What is a Project?

John Williams

In December 2019 we did a little campaign demonstrating that not every organisation labels a project as such. ProjExc is a project management consultancy. We’ve been leading projects, and helping organisations to do their project management better for decades. It’s not surprising that we know what a project is. Occasionally we are reminded though that not everyone knows what a project is, let alone what type of project they might be dealing with. This matters though because, if you are to be successful, how you approach your endeavour needs to suit the circumstance.

Definitions
The Association for Project Management (APM)s core reference the PM Body of Knowledge (PMBoK) says that “a project is a unique transient endeavour undertaken to bring about a change and to achieve planned objectives.” The key points here are that it is a piece of work that has a very clear start and end, that delivers a new capability that is defined and tangible.

What is not a Project?
Put simply, if your endeavour isn’t a project, the chances are it’s business as usual (BaU) activity.

Project LifeCycle
All projects will work through a very simple lifecycle: They start with definition and planning. While the plan is being executed, it will be controlled, and once the deliverables are accepted the project will be closed. Planning, Controlling and Closing are project management tasks. The core activities of the project itself is the execution of the plan, and these activities will have clear characteristics depending on the type of the project. I see that there are 3 main types of project, but some projects will be a combination of the types.

Types of Project
Projects can usually be characterised as transformation (or change), new product introduction, or delivery. Here I’ll attempt to outline the different characteristics and provide some examples. Be aware that different sectors/industries may well have slightly different terminologies.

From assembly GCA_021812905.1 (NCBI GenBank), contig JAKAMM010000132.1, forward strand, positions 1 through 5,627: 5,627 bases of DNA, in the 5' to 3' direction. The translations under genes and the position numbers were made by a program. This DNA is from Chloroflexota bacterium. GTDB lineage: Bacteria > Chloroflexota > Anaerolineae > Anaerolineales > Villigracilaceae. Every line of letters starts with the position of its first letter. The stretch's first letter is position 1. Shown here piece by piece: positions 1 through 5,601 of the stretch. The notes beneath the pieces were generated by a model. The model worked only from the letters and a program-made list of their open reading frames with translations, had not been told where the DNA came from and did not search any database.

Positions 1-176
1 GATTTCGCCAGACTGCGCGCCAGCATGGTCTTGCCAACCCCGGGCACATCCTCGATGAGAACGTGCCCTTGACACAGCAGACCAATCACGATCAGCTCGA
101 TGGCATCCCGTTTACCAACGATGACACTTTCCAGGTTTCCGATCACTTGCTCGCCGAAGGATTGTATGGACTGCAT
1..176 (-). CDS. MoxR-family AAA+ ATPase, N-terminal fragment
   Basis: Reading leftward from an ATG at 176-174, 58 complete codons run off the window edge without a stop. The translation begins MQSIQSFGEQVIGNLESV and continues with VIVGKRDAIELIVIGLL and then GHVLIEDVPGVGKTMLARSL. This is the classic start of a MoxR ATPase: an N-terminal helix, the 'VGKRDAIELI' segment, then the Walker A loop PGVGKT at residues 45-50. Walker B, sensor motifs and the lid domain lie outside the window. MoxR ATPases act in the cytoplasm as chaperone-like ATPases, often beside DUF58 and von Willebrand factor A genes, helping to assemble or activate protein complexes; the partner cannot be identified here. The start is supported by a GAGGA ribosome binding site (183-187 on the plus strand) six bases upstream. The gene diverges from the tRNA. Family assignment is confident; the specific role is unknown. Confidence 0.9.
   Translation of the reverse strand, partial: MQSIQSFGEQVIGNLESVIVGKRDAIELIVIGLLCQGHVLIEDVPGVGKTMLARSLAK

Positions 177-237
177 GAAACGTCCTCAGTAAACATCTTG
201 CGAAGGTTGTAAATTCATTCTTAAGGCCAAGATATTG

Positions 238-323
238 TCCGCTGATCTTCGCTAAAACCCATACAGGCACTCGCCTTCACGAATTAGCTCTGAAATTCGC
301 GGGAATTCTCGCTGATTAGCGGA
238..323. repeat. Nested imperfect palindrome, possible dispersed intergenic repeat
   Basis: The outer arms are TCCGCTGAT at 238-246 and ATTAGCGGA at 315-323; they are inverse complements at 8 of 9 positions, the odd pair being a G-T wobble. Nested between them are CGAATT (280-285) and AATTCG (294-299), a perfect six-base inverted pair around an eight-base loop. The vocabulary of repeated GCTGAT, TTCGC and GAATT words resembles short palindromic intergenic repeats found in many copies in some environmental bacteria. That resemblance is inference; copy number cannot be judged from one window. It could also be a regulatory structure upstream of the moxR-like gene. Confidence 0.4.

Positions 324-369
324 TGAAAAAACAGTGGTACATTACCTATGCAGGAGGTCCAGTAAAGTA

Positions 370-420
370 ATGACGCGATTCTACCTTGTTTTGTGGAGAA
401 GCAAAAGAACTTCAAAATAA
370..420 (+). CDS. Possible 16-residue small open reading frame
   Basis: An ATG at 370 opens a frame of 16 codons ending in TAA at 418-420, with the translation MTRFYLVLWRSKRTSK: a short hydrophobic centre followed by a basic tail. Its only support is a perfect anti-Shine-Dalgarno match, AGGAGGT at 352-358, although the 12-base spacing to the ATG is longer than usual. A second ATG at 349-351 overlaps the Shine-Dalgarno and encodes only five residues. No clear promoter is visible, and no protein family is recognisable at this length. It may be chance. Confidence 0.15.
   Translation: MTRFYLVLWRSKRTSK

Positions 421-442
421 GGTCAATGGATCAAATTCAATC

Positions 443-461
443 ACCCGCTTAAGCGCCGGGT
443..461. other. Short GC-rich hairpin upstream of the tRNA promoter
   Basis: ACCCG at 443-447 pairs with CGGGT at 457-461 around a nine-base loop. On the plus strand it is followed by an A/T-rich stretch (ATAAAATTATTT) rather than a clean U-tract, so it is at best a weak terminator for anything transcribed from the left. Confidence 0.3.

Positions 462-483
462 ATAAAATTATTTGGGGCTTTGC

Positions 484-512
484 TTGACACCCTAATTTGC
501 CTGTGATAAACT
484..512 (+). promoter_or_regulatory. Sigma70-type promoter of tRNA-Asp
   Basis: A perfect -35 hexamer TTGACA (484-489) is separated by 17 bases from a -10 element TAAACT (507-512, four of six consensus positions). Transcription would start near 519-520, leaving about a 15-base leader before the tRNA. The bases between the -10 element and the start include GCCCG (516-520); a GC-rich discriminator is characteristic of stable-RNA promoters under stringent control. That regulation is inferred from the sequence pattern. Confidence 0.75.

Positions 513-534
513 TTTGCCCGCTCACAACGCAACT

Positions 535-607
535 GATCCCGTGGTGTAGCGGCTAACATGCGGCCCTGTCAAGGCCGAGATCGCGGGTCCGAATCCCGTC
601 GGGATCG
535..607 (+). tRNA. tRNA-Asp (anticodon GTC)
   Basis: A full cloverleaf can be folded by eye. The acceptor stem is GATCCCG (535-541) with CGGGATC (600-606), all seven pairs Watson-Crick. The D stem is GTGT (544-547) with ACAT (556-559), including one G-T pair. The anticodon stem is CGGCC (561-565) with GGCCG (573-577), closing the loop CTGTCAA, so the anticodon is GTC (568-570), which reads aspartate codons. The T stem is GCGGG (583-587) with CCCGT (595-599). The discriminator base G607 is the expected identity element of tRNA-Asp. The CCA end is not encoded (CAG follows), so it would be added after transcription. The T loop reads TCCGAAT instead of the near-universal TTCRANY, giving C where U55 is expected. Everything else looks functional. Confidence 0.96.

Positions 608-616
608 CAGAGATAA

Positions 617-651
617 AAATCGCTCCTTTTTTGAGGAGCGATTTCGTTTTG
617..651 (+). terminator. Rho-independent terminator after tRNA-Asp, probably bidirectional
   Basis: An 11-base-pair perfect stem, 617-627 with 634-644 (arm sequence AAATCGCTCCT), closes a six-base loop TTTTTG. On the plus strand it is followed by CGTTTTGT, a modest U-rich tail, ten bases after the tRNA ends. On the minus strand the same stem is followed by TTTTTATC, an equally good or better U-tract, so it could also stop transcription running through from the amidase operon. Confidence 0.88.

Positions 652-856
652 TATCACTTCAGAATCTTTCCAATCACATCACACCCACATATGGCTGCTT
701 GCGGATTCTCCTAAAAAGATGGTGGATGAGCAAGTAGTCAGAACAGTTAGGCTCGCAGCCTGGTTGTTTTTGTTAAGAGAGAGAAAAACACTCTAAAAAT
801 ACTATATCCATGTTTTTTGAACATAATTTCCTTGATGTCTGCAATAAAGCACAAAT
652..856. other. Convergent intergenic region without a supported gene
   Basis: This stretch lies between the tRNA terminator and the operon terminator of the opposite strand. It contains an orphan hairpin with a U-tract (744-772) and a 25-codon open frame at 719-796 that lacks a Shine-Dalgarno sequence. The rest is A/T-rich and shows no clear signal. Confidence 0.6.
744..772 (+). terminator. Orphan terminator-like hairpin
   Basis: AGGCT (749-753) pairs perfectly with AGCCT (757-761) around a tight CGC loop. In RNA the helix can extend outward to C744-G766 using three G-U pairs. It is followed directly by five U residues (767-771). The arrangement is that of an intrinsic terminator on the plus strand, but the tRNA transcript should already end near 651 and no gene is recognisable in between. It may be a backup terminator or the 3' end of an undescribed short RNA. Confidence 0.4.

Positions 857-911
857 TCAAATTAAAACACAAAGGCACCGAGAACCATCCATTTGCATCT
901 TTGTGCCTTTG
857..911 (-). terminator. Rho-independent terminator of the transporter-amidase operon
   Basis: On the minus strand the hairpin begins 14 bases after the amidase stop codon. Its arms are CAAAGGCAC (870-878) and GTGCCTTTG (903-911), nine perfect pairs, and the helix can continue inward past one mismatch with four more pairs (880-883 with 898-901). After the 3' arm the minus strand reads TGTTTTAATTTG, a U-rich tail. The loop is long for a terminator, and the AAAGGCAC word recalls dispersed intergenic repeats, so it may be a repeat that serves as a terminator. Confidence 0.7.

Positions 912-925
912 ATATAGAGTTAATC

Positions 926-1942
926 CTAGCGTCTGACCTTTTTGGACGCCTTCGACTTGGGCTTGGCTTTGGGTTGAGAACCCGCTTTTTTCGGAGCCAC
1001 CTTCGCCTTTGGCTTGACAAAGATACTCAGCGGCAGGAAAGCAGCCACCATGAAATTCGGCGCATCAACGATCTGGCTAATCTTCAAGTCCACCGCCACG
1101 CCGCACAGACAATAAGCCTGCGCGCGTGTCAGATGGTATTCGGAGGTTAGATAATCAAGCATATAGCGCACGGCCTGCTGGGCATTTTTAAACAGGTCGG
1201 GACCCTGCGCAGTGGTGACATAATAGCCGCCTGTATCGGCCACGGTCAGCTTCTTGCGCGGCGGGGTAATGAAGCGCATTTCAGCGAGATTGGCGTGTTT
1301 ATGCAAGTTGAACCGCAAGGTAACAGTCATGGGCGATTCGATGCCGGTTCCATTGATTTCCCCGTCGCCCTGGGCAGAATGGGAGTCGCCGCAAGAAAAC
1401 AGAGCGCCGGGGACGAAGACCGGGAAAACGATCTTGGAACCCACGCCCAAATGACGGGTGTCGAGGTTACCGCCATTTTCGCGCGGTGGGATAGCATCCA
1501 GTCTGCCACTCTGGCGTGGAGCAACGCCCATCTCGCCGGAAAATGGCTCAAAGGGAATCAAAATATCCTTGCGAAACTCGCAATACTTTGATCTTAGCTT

Transformation or Change Projects
These projects will see an organisation deliver a transformation or change of some kind. They may be a unique project in their own right, or in simple terms may consist a programme of projects and BaU activity (look elsewhere on the website for explanation of the differences between projects, programmes and portfolios).

Typically, at a very high level, the project execution will work through the phases of: Business Needs; Concept & Design; Training & Implementation; Post-Implementation.

Examples might include: Office Relocation, Digital Transformation, Merger/Acquisition, New System Introduction.

New Product Introduction Projects
These projects will oversee the introduction of new products/services. Typically, at a high level, the project will work through the phases of: Ideation; Orientation; Concept Definition; Product Development; Product Preparation; Product Realisation; Business Operations. Normally these phases are punctuated with key milestones or stage gates. Depending on the nature of the project, agile or a hybrid-agile product development is becoming increasingly popular.

Delivery Projects
These projects will often be characterised as contracts or jobs, but they will usually deliver something for a client. Typically the stages will be:
Requirements; Design; Development; Testing; Deployment; Commence Support. Often these projects will form part of a client change project/programme.

Examples might include: a new building, a new piece or system of capital equipment, a new client website.